Indoor Air Quality & Mattresses

Mattress chemicals can adversely affect indoor air pollution. The EPA (Environmental Protection Agency) has written extensively about indoor air pollution. Visit www.epa.gov, and you’ll find a section dedicated solely to concerns about what we’re breathing indoors. Much of this material was produced in collaboration with the Consumer Product Safety Commission.

According to the EPA, there are three ways to approach the problem:

  • Source control. “The most effective way to improve indoor air quality is to eliminate individual sources of pollution or to reduce their emissions.”
  • Ventilation. “…increase the amount of outdoor air coming indoors.”
  • Air cleaners. “Some air cleaners are highly effective at particle removal, while others, including most table-top models, are much less so. Air cleaners are generally not designed to remove gaseous pollutants.”
  • Indoor air pollution sources include:
  • Radon
  • Tobacco smoke
  • Biological contaminants, including: bacteria, molds, mildew, viruses, animal dander and cat saliva, house dust mites, cockroaches, and pollen
  • Gas stoves and fireplaces and chimneys—carbon monoxide and nitrogen dioxide gases
  • Paints, varnishes, waxes, glues
  • Formaldehyde
  • Asbestos

Breathing While You Sleep
Some household toxins, such as strong cleaning products, release pollutants during their use that linger and eventually dissipate. But indoor air pollution from other sources, including furnishings and upholstery, is released more or less continuously, the EPA states. Although there is no specific mention of mattresses, consider adding these facts to your thinking about your home’s air quality:

Synthetic chemicals, many of which are volatile compounds, are used in large quantities in the production of most mattresses.

A sleeper has full-body contact with a mattress and pillow for eight hours on average every day.

It just makes sense that a synthetic mattress and pillow are off-gassing more of these chemicals and that whatever amount your mattress is “breathing out,” you are breathing in. It’s hard to be certain in most cases which chemicals are used, how much we are breathing in, and what the long-term health effects might be.
What’s in Your Matttress?

Every mattress is made somewhat differently, so the chemicals are different, and their effects may vary from person to person. But here’s what can be said with certainty:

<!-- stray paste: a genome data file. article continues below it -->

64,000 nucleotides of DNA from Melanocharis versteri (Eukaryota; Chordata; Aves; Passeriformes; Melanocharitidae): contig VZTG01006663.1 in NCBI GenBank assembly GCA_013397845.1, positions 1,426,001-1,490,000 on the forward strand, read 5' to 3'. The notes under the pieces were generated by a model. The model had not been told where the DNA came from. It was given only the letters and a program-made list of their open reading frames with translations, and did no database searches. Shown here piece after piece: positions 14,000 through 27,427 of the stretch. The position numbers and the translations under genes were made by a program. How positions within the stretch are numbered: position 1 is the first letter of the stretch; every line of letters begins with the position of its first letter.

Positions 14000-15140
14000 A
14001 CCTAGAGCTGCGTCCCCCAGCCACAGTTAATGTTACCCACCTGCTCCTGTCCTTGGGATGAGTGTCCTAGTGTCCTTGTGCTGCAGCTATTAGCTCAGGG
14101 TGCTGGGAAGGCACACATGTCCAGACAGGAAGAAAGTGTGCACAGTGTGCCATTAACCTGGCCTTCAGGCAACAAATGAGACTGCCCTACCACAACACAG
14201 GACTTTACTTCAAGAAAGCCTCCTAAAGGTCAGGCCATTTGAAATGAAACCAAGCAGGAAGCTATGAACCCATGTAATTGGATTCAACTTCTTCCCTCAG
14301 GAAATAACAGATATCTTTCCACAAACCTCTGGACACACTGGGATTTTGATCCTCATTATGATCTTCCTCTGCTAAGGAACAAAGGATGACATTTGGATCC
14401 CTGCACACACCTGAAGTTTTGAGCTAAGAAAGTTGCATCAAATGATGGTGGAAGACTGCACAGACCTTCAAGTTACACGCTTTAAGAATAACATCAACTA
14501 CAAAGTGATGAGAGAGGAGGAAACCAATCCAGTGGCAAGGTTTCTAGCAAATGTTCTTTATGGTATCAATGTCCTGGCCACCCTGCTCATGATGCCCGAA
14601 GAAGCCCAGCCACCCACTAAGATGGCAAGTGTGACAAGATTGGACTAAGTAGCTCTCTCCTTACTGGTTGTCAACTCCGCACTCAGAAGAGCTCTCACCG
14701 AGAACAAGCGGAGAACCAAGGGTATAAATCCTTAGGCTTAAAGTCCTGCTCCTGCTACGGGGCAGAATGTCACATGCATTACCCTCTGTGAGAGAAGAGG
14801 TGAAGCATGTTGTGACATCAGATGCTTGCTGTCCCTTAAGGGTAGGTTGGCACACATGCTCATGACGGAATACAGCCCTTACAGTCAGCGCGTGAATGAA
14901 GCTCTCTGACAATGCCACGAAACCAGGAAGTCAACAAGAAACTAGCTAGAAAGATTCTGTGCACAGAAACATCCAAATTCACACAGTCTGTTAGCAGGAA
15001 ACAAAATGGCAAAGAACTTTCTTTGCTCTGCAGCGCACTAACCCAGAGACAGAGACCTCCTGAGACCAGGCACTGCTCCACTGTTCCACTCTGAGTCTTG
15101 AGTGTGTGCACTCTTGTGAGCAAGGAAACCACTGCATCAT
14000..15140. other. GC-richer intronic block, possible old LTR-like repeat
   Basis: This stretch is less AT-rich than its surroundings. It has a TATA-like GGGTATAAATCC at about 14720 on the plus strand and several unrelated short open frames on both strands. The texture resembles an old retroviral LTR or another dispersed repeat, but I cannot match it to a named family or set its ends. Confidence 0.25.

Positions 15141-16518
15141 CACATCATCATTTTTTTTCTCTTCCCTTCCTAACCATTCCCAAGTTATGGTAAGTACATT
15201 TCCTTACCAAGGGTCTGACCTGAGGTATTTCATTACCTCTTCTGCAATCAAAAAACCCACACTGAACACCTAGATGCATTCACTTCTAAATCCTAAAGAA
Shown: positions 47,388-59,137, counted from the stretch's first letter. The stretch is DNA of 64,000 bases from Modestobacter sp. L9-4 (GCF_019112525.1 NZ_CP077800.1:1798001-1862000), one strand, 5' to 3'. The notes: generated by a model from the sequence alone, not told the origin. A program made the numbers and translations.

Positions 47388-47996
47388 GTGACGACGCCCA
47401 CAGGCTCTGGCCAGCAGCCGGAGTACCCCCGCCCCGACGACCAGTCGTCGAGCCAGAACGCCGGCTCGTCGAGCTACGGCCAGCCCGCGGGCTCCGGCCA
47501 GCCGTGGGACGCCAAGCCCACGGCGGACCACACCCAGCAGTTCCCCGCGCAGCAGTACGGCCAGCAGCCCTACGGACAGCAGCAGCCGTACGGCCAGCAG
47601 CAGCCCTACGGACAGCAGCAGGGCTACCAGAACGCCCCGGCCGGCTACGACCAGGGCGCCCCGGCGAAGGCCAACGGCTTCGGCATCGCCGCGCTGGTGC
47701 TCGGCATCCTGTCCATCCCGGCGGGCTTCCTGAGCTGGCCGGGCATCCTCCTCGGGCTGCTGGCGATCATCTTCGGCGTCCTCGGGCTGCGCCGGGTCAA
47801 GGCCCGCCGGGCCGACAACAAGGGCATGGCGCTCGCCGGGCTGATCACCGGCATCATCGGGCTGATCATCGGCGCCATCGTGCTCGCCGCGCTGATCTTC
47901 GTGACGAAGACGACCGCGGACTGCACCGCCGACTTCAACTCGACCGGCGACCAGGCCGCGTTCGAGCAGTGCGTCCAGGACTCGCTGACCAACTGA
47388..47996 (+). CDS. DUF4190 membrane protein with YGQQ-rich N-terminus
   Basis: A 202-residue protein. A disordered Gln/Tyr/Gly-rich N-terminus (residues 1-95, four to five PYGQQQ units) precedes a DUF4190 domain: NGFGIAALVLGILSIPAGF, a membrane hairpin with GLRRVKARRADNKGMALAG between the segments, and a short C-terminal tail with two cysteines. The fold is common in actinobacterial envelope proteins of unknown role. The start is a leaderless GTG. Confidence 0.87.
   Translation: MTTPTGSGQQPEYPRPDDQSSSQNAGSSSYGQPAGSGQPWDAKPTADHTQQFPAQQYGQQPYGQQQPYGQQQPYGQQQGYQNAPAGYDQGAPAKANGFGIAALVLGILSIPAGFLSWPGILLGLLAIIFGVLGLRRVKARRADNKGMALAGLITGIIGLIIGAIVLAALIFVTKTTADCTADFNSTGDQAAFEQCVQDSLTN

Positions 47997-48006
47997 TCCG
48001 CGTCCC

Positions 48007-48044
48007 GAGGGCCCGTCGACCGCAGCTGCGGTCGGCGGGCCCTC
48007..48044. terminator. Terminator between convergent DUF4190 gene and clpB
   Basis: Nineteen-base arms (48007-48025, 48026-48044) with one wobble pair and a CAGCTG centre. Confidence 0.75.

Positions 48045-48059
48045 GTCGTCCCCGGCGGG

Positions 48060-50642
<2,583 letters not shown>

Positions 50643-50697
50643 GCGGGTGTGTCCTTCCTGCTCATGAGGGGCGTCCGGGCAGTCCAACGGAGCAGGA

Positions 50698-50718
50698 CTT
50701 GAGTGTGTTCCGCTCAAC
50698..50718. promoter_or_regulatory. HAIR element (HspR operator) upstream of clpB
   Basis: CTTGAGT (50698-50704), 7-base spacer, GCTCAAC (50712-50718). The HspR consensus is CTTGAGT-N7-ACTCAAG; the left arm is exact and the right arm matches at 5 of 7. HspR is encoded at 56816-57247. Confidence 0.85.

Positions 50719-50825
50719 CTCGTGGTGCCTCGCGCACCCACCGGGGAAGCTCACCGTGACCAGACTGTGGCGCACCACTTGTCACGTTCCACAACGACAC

Memory foam mattresses typically have a very caustic odor. The odor usually dissipates in a few days or weeks, but the mattress will continue to off-gas—though gradually less—for years.

Since foam degrades over time, it’s logical to assume that its ingredients are, to some degree, continuously escaping into the air.

Most fabrics and fibers are treated with many kinds of chemicals.

Mattresses “treated” to repel dust mites contain pesticides.

Almost all foundations use cardboard as a near-surface layer. Cardboard is usually made using harsh acids and other chemicals.

Layers are bonded together with large quantities of glues and adhesives.
Even air-bed urethanes emit toxic chemicals.

Mattresses containing cotton that is not certified organic are made with cotton grown with pesticides and herbicides.

Conventional wool is processed using harsh chemicals.
Why Aren’t Consumers Protected?

The mattress industry would like us to believe that the copious amounts of chemicals stay “locked” inside every mattress anyway, and chemical manufacturers just want us to trust that their products are safe. Yet consider the asbestos and tobacco industries, which lobbied just as hard against growing evidence of harm. Pesticides? Hormone-altering plastics? We could go on.

The bottom line is, if you have full faith that government agencies are reliably testing the chemicals in the products you and your family use every day, then you have thousands of mattresses to choose from. But consider this quote from a 2009 story in The Washington Post: “Under current laws, the government has little or no information about the health hazards or risks of most of the 80,000 chemicals on the U.S. market today.” (Aug. 9) Further perspective can be found in our previous post, Simple Chemistry.

A Simple Solution
On the other hand, if you think it’s better to be proactive about your health and safety, then search for a comfortable, durable organic mattress that is made of the purest materials available. And sleep without fear.

For more information, call Doug Belleville at STL Beds, 636-296-8540 or please visit online at www.STLBeds.com. This is an article provided by www.savvyrest.com.